A Story about the Intelligence of Other Sentient Beings | BirdBrains

My sister told me this story today over the phone, when I mentioned that I come to this one spot to watch and count the birds that hang out always on the same wire at the same location, above this bridge. Oh, I get it, maybe people have thrown food over it at one time, or whatever, they like the sound of things walking or rolling over the wood.

She said that a friend of hers, years ago, who drove a truck as a AAA ‘rescue’ vehicle, was somewhere in the West, maybe Colorado. He told my sister that this one day, he was coming to an intersection that lasted, extraordinarily long. Each time the light changed and the cars were now given the green light, it would promptly change back to yellow and red.

As he literally inched his way closer to the intersection, he finally saw what was going on. A solitary Starling bird, with extraordinary intelligence, was snacking on a dead body in the center of the road. Each time the light was about to change, the bird flew the force of his body to spring off and press the button for pedestrians to Change the Traffic Light to allow pedestrian traffic. The Starling kept doing this repeatedly, so that he/she could get as many morsels of the meal in the middle of the road, without traffic impeding its dining progress.

I don’t know where the term bird brain came from, but this bird, and many birds, are way smarter than we give them credit for. I know that there are people sensitive, intuitive and aware enough to ‘communicate’ with all sorts of animals and birds.

Gosh, I hope for people to feel and ‘re cognize’ that the world in which we live, is not only about humans  and their endeavors and stuff, but one which is part of rich, interdependent fabric of life on this planet. All life forms with whom we share our planet deserve our admiration, awe, respect and devotion. Our actions should always be influenced with our perception of how it will affect other sentient beings. We are guardians of the habitat and survival, of all the other species on this planet. What a Wonderful World of life. 

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Migratory Starlings in Aix-en-Provence | Etourneaux | The Most Magnificent Site & Sound

I was sitting in this cafe and went outside for a pause. What? What in the world? Were these parrots? Birds at night in huge flocks like the parrots in San Francisco who found one another after each having escaped their cages?

The first person whom I asked, a young guy walking down the street in sports clothes, knew immediately the answer. He says that it happens twice a year in Aix-en-Provence. They are Etourneaux, I asked him to write it down for me. He then wrote down the English after looking it up on his phone.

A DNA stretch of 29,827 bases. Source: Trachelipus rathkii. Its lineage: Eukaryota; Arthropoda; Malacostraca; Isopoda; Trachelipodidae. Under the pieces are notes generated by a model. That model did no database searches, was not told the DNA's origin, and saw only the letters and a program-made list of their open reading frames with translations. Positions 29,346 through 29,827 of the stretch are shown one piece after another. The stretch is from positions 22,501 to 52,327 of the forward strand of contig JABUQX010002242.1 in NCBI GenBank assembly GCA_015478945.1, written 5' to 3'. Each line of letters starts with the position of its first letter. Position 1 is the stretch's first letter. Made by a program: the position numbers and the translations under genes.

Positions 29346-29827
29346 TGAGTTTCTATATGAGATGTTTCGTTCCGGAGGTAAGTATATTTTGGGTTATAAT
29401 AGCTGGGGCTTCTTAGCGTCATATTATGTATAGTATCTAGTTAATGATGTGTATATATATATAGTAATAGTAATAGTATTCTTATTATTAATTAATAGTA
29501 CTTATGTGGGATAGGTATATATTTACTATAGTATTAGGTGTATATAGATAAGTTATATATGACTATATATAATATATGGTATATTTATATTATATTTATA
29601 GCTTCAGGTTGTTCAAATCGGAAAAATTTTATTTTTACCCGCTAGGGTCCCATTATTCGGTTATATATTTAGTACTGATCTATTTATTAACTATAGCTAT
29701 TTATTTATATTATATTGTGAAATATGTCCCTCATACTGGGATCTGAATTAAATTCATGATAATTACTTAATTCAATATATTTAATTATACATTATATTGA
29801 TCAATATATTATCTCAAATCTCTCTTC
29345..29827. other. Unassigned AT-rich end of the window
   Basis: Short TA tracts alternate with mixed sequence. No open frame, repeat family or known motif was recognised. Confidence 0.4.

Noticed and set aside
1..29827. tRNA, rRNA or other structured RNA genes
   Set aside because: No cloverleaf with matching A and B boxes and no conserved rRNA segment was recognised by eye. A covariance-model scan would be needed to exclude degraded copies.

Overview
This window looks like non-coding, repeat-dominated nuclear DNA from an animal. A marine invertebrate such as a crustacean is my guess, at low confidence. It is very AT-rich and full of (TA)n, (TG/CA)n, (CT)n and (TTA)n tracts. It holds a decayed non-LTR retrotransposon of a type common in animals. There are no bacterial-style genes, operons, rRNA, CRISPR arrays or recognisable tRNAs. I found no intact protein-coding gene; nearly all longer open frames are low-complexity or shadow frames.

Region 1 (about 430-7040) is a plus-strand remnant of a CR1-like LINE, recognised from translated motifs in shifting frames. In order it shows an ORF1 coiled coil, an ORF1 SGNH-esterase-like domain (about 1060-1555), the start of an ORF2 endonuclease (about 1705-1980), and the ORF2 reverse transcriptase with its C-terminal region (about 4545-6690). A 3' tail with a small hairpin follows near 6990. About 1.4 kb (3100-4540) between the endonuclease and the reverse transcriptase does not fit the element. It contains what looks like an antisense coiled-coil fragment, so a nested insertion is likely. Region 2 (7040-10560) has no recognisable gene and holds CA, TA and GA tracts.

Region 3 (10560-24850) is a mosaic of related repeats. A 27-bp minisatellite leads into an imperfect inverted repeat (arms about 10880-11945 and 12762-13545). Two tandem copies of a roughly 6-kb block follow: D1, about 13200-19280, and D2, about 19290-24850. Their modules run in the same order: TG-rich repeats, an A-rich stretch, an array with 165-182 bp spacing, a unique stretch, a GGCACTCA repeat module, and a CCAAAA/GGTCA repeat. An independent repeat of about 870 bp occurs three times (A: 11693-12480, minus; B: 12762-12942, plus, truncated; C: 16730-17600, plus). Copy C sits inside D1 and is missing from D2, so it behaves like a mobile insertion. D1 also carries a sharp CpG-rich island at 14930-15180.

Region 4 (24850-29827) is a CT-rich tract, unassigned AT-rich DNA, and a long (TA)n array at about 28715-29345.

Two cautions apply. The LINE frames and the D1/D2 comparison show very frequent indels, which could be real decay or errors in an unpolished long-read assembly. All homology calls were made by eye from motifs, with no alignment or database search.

Starling 'ballet' in danger as bird population declines

Starling ‘ballet’ in danger as bird population declines

I am in tears again as I read the headlines of this article in the Telegraph.

Starling populations migrate south and west in winter

Starling populations migrate south and west in winter

“The Royal Society for the Protection of Birds (RSPB) blames changes in intensive farming that means trees and hedges have been chopped down so there are fewer places for the birds to roost and breed. The use of chemicals and monoculture has also been blamed for reducing the amount of seeds and insects available for the animals to feed.”

Though I don’t have the equipment to record their sound. I was ASTOUNDED.

The ‘common’ starling. (Sturnus vulgaris), also known as the European starling, or in the British Isles just the starling, is a medium-sized passerine bird in the starling family, Sturnidae. I think it’s vulgar to call it common, the common starling, will be common no more, once they have all declined.

This bird is resident in southern and western Europe and southwestern Asia, while northeastern populations migrate south and west in winter within the breeding range and also further south to Iberia and North Africa.

They were moving – in the darkness – along the trees lining this very famous street. I found this video, which at least documents them.

Starlings Etourneaux Aix-en-Provence  Migratory birds which will return to Africa

Starlings Etourneaux Aix-en-Provence
Migratory birds which will return to Africa

Frankly, I found this to be the most magical thing I saw all day. I appear to need a new profession.

carol the blogger March 24th, 2017 in New Mexico

carol the blogger March 24th, 2017 in New Mexico